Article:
There is such a freshness in relating my salvation to a living Saviour. There is that extra something that triumphs over the weakness of suffering and the weariness of age, that fullness of salvation which keeps me living in the present tense of One who could say, “I am”– never “I was”; “I am”– never “I will be.” A present tense experience of victory, joy, worth-whileness, the absolute certainty in a Person. Remember it is “Jesus Christ the same yesterday, today, and forever” (Hebrews 13:8). He is always and at all times the same. Churches have changed; denominations have passed away; doctrinal truths have risen and fallen in importance and emphasis, but always “He is the same.”
“Lo, I am with you always” (Matthew 28:20). What a blessed promise from a blessed Person. If our faith is dependent on the Word of God only, how dangerous that can be.
Geoffrey Bull, an English missionary, was imprisoned by the Chinese Communists for several years. He records in his book, When Iron Gates Yield, how he was imprisoned in a terrible dungeon. Then his Bible was taken away, but his faith triumphed because, “But the Lord stood with me and strengthened me” (2 Timothy 4:17). He only had Christ. But Christ was the power who turned the world upside down in apostolic days, and it is Christ who today can make “iron gates yield.” If Christ Himself is your full salvation you need nothing more. “You are complete in Him” (Colossians 2:10). He is yours and you are His for all times and for all places and conditions.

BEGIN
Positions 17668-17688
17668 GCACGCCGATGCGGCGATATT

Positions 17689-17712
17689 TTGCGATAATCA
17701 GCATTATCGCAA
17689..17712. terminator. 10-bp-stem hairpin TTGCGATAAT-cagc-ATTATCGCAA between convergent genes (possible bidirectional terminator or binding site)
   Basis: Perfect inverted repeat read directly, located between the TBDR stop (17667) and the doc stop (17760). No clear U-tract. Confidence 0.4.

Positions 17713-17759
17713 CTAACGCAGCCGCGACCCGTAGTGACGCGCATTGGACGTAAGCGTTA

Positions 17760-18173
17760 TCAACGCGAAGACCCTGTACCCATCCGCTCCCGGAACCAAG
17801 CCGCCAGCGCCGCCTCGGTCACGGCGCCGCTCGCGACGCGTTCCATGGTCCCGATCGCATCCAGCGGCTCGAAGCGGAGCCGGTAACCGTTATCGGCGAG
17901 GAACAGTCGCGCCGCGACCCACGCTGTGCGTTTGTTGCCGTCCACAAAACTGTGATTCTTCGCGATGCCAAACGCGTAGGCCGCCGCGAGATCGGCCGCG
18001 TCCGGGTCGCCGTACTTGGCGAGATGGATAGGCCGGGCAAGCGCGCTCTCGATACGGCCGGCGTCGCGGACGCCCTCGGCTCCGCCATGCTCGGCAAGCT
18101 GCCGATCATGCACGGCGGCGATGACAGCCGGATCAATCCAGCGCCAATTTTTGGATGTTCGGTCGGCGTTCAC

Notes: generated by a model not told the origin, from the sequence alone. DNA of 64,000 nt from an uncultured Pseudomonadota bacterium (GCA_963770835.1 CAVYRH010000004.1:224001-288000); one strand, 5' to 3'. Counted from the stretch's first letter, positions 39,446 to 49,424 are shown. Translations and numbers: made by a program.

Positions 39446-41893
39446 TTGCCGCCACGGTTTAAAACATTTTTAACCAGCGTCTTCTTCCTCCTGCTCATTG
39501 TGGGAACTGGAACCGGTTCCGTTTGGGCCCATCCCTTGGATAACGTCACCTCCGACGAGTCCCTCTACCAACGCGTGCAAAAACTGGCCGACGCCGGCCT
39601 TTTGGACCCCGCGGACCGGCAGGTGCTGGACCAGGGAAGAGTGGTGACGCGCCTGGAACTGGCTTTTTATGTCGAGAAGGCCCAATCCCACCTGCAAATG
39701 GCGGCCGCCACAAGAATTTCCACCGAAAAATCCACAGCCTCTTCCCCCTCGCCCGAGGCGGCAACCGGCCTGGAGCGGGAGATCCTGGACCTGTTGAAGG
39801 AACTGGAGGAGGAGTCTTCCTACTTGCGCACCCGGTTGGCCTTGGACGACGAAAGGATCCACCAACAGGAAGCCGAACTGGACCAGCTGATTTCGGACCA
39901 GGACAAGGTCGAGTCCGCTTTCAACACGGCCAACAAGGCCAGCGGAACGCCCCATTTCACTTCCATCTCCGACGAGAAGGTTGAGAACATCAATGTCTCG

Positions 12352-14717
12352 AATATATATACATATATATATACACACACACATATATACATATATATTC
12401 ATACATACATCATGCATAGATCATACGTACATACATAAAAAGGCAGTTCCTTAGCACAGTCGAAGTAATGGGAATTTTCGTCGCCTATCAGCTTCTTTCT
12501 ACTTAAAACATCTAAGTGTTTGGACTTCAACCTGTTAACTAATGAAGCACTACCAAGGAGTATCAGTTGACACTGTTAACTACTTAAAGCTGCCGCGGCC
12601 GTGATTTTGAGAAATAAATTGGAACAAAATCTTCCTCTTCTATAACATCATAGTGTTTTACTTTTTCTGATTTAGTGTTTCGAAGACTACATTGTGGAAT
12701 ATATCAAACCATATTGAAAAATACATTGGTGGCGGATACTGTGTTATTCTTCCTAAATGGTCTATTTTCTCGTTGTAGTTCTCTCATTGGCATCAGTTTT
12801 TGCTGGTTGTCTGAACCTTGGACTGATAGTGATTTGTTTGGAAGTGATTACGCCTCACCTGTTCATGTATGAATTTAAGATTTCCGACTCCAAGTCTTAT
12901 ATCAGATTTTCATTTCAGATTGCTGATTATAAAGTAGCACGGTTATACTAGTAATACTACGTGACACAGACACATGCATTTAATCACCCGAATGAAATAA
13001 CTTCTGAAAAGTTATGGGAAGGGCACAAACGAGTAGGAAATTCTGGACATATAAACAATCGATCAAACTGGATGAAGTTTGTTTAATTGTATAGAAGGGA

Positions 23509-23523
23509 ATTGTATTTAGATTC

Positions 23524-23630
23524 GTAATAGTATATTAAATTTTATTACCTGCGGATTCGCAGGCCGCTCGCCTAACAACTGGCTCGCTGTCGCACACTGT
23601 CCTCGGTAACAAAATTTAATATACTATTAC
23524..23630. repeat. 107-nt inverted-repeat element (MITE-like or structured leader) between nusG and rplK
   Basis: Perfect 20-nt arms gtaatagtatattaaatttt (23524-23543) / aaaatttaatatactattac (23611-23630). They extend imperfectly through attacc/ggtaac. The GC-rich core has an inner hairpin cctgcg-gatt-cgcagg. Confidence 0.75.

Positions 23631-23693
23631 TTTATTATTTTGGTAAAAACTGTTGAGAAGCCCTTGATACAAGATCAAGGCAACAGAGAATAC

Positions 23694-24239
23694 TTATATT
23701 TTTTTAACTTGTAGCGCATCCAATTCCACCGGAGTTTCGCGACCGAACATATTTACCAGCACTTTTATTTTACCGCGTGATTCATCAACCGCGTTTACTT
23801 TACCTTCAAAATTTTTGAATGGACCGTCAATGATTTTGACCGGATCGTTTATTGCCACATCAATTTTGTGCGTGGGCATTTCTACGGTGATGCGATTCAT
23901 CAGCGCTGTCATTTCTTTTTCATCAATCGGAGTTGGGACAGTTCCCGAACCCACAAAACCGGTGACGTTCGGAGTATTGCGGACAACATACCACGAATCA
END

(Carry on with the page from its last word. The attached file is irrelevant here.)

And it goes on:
Living in the light and truth of this fact is the everlasting answer to all testing and temptation, to all sorrow and suffering, even to defeat, and death itself: “Yea, though I walk through the valley of the shadow of death, I will fear no evil; for You are with me” (Psalm 23:4).
This article is an excerpt from John Hunter’s, Living the Christ-Filled Life (Zondervan) pp. 24,25,26,27. The book is online at http://www.ccel.us/Hunter.toc.html
“John E. Hunter (1909-2005) was an educator, Bible teacher and Christian counselor. He spoke many times at Mount Hermon Christian Conference Center. He was associated with Major Ian Thomas, The Torchbearers and the work of Capernwray Hall for many years. He authored more than twenty books including Limiting God, Going On to Maturity, and Knowing God’s Secrets.”
Nona Hovey has several music albums thaat uniquely feature her piano music with Scripture readings. These can be heard and downloaded at BeStillMusic.com